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Figure 55-1 Abdominal focused assessment with sonography for trauma examination. Key: DH, diaphragmatico-hepatic view; SR, spleno-renal view; CC, cysto-colic view;HR, hepato-renal view. (Used with permission from Lisciandro GR, Lagutchik MS, Mann KA, et al: Evaluation of an abdominal fluid scoring system determined using abdominal focused assessment with sonography for trauma in 101 dogs with motor vehicle trauma, J Vet Emerg Crit Care 19[5]:426-437, 2009.)

The semiquantitative AFS (AFS 0, negative at all sites; AFS 1 to 4, score of 1 with a maximum of 4 for each positive site) correlated with the degree of anemia when dogs were placed in lateral recumbency (unequal gravity-dependent sites, in contrast to human hemorrhage scoring systems in the supine position, in which all sites are equally gravity-dependent), and such positioning served as an inherent depth gauge (Figure 55-2).3

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Figure 55-2 Abdominal focused assessment with sonography for trauma–applied abdominal fluid scoring system. DH, diaphragmatico-hepatic view; SR, spleno-renal view; CC, cysto-colic view; HR, hepato-renal view. (Used with permission from Lisciandro GR, Lagutchik MS, Mann KA, et al: Evaluation of an abdominal fluid scoring system determined using abdominal focused assessment with sonography for trauma in 101 dogs with motor vehicle trauma, J Vet Emerg Crit Care 19[5]:426-437, 2009.)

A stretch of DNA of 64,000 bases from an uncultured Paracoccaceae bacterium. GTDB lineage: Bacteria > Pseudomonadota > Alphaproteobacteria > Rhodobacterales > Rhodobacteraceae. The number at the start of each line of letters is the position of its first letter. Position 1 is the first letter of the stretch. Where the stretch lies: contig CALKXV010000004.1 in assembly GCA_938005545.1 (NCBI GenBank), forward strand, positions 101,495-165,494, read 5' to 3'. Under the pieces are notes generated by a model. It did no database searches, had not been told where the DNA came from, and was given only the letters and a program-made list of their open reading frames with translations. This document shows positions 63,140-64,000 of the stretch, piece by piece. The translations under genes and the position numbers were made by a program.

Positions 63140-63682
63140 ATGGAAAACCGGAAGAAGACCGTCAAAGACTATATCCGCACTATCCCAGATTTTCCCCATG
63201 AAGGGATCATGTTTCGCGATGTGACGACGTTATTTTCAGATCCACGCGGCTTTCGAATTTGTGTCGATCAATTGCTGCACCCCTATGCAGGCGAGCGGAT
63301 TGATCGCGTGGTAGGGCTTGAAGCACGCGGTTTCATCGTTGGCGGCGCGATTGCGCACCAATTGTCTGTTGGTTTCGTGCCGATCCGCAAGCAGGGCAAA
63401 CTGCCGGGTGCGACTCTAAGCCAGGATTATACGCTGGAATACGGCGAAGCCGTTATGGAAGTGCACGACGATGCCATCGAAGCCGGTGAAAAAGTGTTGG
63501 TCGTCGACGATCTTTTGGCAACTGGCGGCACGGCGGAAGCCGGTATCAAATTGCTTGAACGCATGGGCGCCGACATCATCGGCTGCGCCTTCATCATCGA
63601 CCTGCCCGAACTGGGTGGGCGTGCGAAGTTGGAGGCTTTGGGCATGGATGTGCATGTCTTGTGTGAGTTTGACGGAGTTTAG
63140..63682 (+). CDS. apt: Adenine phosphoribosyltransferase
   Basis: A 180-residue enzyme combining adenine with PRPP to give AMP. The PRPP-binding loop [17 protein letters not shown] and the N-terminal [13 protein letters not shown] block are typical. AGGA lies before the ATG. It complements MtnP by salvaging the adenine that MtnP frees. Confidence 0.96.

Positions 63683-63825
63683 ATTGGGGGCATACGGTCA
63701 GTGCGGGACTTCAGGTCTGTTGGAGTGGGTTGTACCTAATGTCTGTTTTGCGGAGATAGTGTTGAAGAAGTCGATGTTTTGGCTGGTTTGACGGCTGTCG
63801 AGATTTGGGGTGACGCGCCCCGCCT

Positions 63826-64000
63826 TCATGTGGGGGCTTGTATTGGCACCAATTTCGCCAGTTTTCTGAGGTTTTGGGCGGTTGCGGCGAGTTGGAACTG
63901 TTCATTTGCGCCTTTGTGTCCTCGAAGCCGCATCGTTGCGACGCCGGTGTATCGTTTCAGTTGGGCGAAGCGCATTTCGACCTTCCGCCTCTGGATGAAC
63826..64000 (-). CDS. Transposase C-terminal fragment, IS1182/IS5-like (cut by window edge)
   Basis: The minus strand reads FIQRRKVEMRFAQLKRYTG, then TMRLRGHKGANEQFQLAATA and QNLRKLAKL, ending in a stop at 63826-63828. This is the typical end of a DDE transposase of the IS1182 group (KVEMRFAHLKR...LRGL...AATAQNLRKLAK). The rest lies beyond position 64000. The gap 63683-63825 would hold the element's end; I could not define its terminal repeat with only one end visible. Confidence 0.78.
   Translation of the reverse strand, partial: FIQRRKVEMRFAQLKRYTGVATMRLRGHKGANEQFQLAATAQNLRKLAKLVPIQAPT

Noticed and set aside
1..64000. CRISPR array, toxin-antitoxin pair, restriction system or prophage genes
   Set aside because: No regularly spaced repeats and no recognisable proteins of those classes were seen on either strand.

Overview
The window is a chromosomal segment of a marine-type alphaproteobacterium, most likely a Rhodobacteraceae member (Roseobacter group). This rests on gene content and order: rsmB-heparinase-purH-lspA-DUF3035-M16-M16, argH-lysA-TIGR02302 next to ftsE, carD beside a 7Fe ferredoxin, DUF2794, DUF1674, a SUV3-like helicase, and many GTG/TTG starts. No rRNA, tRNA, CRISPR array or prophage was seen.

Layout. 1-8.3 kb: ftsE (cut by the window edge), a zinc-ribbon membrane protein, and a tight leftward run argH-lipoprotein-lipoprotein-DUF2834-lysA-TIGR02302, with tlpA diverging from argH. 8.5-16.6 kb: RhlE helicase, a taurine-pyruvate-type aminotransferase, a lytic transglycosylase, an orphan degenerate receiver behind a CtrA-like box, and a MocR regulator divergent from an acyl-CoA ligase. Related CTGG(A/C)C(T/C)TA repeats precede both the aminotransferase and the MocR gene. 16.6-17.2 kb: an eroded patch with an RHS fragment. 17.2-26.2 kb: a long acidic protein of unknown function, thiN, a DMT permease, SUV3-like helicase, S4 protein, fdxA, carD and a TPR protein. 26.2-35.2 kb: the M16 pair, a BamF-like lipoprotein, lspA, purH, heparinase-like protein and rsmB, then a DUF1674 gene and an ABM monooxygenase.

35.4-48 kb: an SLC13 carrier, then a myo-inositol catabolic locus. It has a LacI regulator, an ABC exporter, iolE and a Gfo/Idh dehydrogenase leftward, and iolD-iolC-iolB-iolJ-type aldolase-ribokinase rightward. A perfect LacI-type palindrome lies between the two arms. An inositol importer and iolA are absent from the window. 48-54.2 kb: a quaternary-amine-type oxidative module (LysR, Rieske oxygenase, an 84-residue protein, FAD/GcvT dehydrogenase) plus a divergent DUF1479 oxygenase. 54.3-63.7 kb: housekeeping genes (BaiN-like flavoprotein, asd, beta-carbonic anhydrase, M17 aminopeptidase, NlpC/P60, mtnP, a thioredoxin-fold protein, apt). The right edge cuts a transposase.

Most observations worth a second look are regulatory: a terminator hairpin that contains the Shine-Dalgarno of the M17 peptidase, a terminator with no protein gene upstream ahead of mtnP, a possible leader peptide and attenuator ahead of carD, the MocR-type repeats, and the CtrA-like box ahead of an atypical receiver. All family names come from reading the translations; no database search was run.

In previously healthy dogs, anemia uncommonly developed in lower-scoring dogs (AFS 1, 2 = small bleeders), as opposed to higher-scoring dogs (AFS 3, 4 = big bleeders), which as expected became anemic. Big bleeders predictably incurred a minimal decrease of 20% from their baseline packed cell volume (PCV), and approximately 20% became severely anemic (PCV <25%).3 AFS evaluations facilitated clinical management by anticipating the need for transfusion products or emergency laparotomy.3 Small bleeders that result in anemia should alert the clinician to look for other sites of hemorrhage such as the thorax (hemothorax), retroperitoneal space, or fracture sites.2,3 Serial AFS assessments enable monitoring of the evolution of anemia. However, the AFS has not proved to be effective in cats hit by cars (lack of case numbers, big bleeders, or both) because most bleeding cats, intolerant of blood loss, probably expire before reaching a veterinarian.5,6